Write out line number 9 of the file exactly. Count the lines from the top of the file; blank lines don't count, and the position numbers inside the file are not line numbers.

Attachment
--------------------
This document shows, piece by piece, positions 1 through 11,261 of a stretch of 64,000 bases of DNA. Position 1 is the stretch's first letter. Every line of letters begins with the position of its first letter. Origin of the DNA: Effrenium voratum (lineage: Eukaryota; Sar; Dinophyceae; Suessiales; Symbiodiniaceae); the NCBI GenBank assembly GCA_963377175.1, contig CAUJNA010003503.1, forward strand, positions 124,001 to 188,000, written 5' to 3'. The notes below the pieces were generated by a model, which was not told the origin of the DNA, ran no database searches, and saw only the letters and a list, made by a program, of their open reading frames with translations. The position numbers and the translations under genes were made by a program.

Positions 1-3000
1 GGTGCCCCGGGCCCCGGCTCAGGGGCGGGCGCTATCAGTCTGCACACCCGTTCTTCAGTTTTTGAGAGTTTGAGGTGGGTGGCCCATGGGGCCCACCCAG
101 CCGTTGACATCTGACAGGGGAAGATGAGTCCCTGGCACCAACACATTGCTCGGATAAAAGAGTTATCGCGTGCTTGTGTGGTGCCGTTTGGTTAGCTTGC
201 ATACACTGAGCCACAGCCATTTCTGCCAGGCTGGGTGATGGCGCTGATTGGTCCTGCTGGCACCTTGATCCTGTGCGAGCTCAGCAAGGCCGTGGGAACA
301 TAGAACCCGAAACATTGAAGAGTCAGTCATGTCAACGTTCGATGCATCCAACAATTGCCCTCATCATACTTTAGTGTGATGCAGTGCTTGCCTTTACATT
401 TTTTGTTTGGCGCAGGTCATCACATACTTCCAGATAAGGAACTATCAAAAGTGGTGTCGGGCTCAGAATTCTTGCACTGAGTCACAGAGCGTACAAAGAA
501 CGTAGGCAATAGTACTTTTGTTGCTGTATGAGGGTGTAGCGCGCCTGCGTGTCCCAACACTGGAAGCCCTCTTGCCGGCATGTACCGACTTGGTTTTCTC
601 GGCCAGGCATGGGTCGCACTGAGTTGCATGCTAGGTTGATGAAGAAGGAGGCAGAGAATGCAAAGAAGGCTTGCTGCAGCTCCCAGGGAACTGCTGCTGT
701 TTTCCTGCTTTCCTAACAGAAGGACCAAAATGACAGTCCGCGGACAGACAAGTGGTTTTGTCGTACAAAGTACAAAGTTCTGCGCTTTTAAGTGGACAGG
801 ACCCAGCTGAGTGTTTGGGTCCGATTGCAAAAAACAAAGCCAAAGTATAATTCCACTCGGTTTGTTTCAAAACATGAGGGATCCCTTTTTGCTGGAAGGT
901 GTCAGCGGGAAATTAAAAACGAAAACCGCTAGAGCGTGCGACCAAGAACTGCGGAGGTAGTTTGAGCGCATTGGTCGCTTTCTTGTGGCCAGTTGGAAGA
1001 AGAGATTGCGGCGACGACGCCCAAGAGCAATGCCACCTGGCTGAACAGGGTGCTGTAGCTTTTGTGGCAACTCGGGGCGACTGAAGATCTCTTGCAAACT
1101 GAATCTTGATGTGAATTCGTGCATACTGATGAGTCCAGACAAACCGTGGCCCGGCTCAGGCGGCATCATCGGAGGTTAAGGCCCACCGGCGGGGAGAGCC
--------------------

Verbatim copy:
601 GGCCAGGCATGGGTCGCACTGAGTTGCATGCTAGGTTGATGAAGAAGGAGGCAGAGAATGCAAAGAAGGCTTGCTGCAGCTCCCAGGGAACTGCTGCTGT